Problem: How to make use of the senses in marketing?
1. How to implement subliminal persuasion in marketing? – How is this used in different industries (examples)
2. How do social trends influence branding techniques?
Harvard Business Review recently devoted attention to two business trends reorienting the corporate world. One is the growing fascination for how to tap into social media to amplify brand marketing. The other is the rising pressure on businesses to be more socially responsible and rethink value creation as a long-term investment in society. Each of these asks corporate leaders to make a substantial shift in their thinking about accepted business models. Adopting just one of these issues alone would suffice to seriously alter business structures and processes in profound ways. What is missing from these two insights, however, is that these two trends will increasingly intersect. Social media is on the verge of evolving far beyond being “just a new marketing and branding tool.” It is actually driving a growing force for large-scale global transformation, led by socially conscious consumers seeking to use their voices and purchasing power to halt unsustainable business practices and temper reckless capitalism. In the coming years, if not sooner, social media will become a powerful tool that consumers will aggressively use to influence business attitudes and force companies into greater social responsibility—and, I suggest, move us towards a more sustainable practice of capitalism. The evolution of social media into a robust mechanism for social transformation is already visible. Despite many adamant critics who insist that tools like Facebook, Twitter, and YouTube are little more than faddish distractions useful only to exchange trivial information, these critics are being proven wrong time and again. In the past year, we have witnessed impressive examples of social media tools being employed in the service of substantive political reform as well as humanitarian relief. Twitter and Facebook have been vital elements of communication and political organization in the 2011 revolutions throughout the Arab world. They have proven indispensible to the aid efforts following the natural disasters in Haiti and Japan. The leverage and influence social media gives citizens are rapidly spreading into the business world. Concerned consumers are realizing that they can use social media to organize themselves around shared values to start effective movements. Social media gives them a sounding board to share ideas, as well as a means to punish irresponsible corporate behaviors. One early example was the Greenpeace-led Facebook protests against Nestlé’s tacit support for deforestation in Malaysia, and since then, more Facebook protest pages have followed. On the other hand, consumers are gravitating towards companies that are using social media to dialogue with them about social issues. A well-known example of this is the Pepsi Refresh Project that used crowdsourcing to invite consumers to co-create where Pepsi puts its charitable contributions. The point is, social media creates not just a new marketing dialogue between brands and consumers but a powerful rationale for why corporations must begin partnering with the rising tide of customers who can now demand new standards for corporate behavior and a higher commitment to purpose, not just profit. In the past, many other thought leaders have proposed new versions of capitalism — such as creative capitalism (Bill Gates), coop capitalism (Noreena Hertz), conscious capitalism (Whole Food CEO John Mackey), and constructive capitalism (Umair Haque) – but such proposals did not have the benefit of the mainstream adoption of social media that serves to renew, scale and accelerate human connections. But now the capacity of social media to link millions of people around the world, to shape opinions and foment the “cognitive dissonance” necessary to create broad-based movements for change, is putting real power behind consumer challenges to unethical, inauthentic, or irresponsible corporate behaviors. On the horizon, I believe we will invariably see many more instances of consumer-initiated protests, boycotts, and buycotts. It will soon be standard practice for consumers to start widespread protests using social media to urge others to abandon companies that refuse to act in responsible ways. At the same time, we will increasingly witness the rise of a new cadre of companies that recognize the opportunity to partner with consumers in transforming profit-oriented business into purpose-driven enterprises. These are the companies that will appeal to the growing ranks of socially conscious consumers, especially Millennials, who want corporations to get serious about building a better world. The rewards for companies and brands are potentially great. Their payoff is the opportunity to become what I call “brand nations” — a new model of business whose market is composed of consumers throughout the world, regardless of their geographic location or nationality, who believe and trust in that brand based on shared values and socially responsible behaviors. These will be brands that customers anywhere in the would will demonstrate and encourage loyalty to, using Twitter, Facebook, FourSquare, and other social media tools that now empower them to make or break a brand.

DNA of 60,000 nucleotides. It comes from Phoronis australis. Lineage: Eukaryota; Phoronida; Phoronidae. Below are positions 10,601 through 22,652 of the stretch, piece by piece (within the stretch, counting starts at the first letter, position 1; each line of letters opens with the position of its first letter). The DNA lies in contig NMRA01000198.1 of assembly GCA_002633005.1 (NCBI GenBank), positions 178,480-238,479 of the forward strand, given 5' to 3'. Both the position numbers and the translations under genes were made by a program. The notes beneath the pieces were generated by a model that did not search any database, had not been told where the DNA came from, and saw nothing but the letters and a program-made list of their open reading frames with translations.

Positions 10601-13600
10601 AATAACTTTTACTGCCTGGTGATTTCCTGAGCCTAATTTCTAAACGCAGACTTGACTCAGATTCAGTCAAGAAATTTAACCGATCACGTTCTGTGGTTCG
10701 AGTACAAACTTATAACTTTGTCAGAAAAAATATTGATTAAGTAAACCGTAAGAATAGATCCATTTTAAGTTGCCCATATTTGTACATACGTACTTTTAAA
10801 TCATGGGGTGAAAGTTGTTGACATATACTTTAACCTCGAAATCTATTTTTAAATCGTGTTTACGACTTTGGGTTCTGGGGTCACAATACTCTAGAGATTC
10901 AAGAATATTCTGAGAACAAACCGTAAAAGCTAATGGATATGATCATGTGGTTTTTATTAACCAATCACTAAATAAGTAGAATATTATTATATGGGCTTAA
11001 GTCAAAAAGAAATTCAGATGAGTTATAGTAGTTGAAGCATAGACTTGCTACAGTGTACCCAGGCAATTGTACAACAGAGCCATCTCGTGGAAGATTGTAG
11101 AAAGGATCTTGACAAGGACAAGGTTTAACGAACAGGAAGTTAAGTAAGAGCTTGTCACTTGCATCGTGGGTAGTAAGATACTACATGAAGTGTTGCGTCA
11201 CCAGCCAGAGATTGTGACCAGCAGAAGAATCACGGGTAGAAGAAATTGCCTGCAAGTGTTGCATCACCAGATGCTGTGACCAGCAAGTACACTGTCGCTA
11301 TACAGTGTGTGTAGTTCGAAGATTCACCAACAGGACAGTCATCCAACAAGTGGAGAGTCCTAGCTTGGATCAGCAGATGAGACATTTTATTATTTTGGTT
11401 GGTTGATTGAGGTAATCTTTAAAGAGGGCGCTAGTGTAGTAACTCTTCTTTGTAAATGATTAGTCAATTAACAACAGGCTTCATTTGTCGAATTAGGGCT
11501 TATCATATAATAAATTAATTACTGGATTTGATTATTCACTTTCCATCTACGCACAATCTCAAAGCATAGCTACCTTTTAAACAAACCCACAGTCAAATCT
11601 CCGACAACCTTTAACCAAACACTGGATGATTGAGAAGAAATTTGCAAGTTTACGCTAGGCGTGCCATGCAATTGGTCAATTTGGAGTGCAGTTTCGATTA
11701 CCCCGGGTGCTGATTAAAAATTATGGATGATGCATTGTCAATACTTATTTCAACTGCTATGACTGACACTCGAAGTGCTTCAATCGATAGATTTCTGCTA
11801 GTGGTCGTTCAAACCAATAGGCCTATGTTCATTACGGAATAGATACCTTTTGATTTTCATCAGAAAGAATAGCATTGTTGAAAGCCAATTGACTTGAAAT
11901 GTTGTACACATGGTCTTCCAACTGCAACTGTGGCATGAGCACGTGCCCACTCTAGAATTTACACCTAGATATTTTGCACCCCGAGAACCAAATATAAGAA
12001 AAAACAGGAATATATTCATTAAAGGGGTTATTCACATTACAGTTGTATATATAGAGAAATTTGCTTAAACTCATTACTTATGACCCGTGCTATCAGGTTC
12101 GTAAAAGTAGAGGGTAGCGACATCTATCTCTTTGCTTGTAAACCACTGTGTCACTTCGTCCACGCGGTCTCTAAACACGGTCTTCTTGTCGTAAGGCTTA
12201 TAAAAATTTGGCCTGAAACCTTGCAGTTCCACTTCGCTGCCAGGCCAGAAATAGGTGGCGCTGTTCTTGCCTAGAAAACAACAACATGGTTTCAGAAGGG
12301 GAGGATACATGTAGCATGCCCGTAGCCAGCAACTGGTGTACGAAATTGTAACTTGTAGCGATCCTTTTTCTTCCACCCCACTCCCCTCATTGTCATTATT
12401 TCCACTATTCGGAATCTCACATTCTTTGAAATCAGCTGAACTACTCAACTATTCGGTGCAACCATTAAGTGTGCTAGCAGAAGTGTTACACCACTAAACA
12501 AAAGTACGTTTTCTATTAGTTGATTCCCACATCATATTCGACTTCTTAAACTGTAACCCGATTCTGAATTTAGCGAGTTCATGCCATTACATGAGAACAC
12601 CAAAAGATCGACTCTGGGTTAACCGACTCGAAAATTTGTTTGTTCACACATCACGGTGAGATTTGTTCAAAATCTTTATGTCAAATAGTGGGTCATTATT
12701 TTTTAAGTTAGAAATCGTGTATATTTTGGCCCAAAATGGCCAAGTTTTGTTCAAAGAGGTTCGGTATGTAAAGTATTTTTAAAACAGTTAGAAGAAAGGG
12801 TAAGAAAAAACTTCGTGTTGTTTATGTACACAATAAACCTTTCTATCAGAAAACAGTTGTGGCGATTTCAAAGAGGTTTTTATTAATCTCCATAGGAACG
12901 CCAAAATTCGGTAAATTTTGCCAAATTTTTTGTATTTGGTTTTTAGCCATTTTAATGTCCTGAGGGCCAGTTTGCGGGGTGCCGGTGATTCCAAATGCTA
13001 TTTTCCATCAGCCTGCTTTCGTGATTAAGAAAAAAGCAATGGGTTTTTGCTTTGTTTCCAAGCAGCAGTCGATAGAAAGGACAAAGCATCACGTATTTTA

3. Messages through senses (product design influencing our senses and experience)
Abecrombie & fitch is famous for smell at every store. They use perfumes as one of their brand promotion strategies. Now people can notice what the smell stands for when they smell it.
In addition, according to their brand image, they focus on visual image, beautiful model, sales person. The video above shows how much Abecrombie & fitch put their efforts to cast beautiful models and salespeople.